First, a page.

“with doing the Digital Story I went deeper into the reflection than I think I ever have done, not just in the PGDE [teacher education programme], but in general.”
(Student feedback, 2011)
The research reported in this chapter was undertaken on a longitudinal basis, over a period of four years, involving 323 pre-service teachers. Designing digital storytelling (DS) with and for pre-service teachers enabled the authors to examine how it might be conceptualised and implemented to support and enhance learning from practice, especially in their formative and sensitive, early-stage transition into the professional career of teaching in post-primary schools. In this DS research, the authors worked with student teachers from across all subject areas of the Irish post-primary school curriculum, including mathematics, science, history, geography and languages.
From a methodological perspective, we employed design-based research (DBR). We chose DBR because it is itself a reflective approach, particularly well suited to the iterative, participatory and principled design of innovations with technology-enhanced learning (Barab and Squire, 2004; Reeves et al., 2005; Hofer and Owings Swan, 2006).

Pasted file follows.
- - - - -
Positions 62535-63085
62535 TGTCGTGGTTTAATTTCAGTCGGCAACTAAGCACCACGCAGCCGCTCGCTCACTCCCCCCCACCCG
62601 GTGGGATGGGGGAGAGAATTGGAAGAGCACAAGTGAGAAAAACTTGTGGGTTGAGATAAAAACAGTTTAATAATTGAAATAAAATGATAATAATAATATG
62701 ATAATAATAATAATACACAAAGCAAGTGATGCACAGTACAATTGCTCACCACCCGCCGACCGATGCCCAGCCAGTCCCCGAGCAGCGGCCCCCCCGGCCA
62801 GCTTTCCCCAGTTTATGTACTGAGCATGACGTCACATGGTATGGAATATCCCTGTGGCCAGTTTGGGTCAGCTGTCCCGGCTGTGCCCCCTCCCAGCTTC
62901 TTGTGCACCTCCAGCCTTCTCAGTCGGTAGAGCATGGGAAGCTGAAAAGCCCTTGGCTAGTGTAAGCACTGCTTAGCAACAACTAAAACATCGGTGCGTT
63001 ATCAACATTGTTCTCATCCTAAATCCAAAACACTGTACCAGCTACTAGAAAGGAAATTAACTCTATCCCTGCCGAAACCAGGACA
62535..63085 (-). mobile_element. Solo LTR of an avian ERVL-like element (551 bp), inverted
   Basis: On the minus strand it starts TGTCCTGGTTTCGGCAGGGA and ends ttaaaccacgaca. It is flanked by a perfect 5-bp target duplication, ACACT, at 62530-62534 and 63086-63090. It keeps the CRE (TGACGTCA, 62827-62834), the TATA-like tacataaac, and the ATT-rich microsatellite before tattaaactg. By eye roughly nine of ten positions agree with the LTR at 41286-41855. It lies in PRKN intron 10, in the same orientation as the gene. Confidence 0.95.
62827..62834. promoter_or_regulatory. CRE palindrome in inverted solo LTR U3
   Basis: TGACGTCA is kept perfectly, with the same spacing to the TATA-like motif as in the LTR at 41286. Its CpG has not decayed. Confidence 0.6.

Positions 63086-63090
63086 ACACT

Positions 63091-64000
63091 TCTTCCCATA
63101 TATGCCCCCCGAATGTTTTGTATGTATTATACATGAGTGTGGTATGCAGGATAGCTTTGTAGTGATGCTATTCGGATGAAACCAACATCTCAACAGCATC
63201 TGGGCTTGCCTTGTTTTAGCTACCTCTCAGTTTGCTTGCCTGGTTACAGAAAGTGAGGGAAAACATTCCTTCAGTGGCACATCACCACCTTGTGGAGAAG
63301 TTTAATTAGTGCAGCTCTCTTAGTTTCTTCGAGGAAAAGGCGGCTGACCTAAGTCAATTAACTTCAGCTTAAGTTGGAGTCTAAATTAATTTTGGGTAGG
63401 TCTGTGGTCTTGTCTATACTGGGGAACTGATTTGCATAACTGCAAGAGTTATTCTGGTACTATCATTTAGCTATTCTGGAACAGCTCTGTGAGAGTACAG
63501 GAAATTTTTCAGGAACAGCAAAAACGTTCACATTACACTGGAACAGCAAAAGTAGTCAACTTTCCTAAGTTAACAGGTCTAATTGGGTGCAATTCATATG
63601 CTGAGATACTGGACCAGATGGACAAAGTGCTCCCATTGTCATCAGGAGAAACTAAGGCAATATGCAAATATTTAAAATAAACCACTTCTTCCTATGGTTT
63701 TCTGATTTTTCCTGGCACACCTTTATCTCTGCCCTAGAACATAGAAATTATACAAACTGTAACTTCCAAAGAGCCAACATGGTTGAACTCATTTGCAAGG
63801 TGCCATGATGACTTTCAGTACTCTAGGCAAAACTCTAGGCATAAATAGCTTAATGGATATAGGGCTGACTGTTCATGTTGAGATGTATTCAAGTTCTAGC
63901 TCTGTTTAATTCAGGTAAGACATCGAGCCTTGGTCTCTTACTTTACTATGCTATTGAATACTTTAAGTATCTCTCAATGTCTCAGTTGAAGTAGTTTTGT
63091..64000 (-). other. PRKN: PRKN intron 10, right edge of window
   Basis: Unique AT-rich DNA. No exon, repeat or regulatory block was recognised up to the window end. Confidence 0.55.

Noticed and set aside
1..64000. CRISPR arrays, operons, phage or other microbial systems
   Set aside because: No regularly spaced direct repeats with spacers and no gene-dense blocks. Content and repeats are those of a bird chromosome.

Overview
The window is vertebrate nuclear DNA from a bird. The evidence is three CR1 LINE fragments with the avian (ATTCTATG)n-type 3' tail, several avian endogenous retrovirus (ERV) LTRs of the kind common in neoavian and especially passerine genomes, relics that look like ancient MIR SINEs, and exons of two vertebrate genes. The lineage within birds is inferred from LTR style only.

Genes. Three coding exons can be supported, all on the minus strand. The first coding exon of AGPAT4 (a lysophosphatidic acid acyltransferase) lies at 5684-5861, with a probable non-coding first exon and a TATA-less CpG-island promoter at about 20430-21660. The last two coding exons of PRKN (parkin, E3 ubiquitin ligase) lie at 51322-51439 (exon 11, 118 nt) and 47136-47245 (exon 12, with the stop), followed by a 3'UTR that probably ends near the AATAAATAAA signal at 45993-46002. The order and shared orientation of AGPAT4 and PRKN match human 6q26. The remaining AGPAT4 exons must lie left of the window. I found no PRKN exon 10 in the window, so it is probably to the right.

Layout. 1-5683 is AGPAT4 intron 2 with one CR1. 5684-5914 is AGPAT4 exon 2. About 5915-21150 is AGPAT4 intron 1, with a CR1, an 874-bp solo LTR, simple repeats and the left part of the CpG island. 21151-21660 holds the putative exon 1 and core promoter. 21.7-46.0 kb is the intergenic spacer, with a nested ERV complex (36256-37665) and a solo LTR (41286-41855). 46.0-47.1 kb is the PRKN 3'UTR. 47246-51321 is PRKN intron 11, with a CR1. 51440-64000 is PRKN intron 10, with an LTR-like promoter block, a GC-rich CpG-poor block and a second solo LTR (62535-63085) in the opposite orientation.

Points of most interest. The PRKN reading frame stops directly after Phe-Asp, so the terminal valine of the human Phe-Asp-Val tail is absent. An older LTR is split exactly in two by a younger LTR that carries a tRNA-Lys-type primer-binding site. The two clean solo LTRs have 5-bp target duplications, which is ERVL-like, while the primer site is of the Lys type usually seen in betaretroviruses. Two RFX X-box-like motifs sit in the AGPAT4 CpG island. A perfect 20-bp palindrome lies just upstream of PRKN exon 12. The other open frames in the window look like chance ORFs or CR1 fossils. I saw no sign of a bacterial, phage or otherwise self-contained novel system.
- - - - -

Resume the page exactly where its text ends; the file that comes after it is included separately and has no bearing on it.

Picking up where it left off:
DBR, action research (AR) and other cognate, change and solution-oriented methodologies belong to the same family of practitioner-based, interventional research modalities in education. In terms of DS, exemplar practitioner-based research is Jamissen and Haug’s (2014) longitudinal, multi-cycle action research to design and develop digital storytelling to support practice learning within early childhood teacher education. Consistent with Jamissen & Haug’s (2014) impactful action research, our design-based research process involved three major cycles of design, implementation and evaluation: (1) initial pilot intervention; (2) mainstream/scaling-up of the design; and (3) a third, capstone intervention.